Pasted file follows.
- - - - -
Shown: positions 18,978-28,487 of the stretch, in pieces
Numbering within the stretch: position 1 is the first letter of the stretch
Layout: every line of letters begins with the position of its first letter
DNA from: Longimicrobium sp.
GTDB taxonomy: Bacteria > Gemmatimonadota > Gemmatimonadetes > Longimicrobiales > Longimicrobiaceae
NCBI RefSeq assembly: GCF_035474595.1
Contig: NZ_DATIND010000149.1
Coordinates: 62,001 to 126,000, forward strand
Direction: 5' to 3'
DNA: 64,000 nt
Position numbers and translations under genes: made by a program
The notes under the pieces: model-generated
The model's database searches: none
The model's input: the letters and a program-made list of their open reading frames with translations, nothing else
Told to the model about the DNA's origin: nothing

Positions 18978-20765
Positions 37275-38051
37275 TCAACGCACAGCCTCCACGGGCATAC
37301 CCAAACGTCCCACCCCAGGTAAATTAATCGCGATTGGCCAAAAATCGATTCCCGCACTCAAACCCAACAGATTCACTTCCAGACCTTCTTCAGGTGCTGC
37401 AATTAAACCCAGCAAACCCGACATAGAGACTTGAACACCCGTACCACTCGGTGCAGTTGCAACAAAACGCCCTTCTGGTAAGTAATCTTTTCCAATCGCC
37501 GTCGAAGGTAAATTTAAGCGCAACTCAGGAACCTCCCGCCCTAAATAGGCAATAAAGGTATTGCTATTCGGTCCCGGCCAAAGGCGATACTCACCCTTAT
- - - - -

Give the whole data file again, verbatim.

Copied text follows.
Shown: positions 18,978-28,487 of the stretch, in pieces
Numbering within the stretch: position 1 is the first letter of the stretch
Layout: every line of letters begins with the position of its first letter
DNA from: Longimicrobium sp.
GTDB taxonomy: Bacteria > Gemmatimonadota > Gemmatimonadetes > Longimicrobiales > Longimicrobiaceae
NCBI RefSeq assembly: GCF_035474595.1
Contig: NZ_DATIND010000149.1
Coordinates: 62,001 to 126,000, forward strand
Direction: 5' to 3'
DNA: 64,000 nt
Position numbers and translations under genes: made by a program
The notes under the pieces: model-generated
The model's database searches: none
The model's input: the letters and a program-made list of their open reading frames with translations, nothing else
Told to the model about the DNA's origin: nothing

Positions 18978-20765
Positions 37275-38051
37275 TCAACGCACAGCCTCCACGGGCATAC
37301 CCAAACGTCCCACCCCAGGTAAATTAATCGCGATTGGCCAAAAATCGATTCCCGCACTCAAACCCAACAGATTCACTTCCAGACCTTCTTCAGGTGCTGC
37401 AATTAAACCCAGCAAACCCGACATAGAGACTTGAACACCCGTACCACTCGGTGCAGTTGCAACAAAACGCCCTTCTGGTAAGTAATCTTTTCCAATCGCC
37501 GTCGAAGGTAAATTTAAGCGCAACTCAGGAACCTCCCGCCCTAAATAGGCAATAAAGGTATTGCTATTCGGTCCCGGCCAAAGGCGATACTCACCCTTAT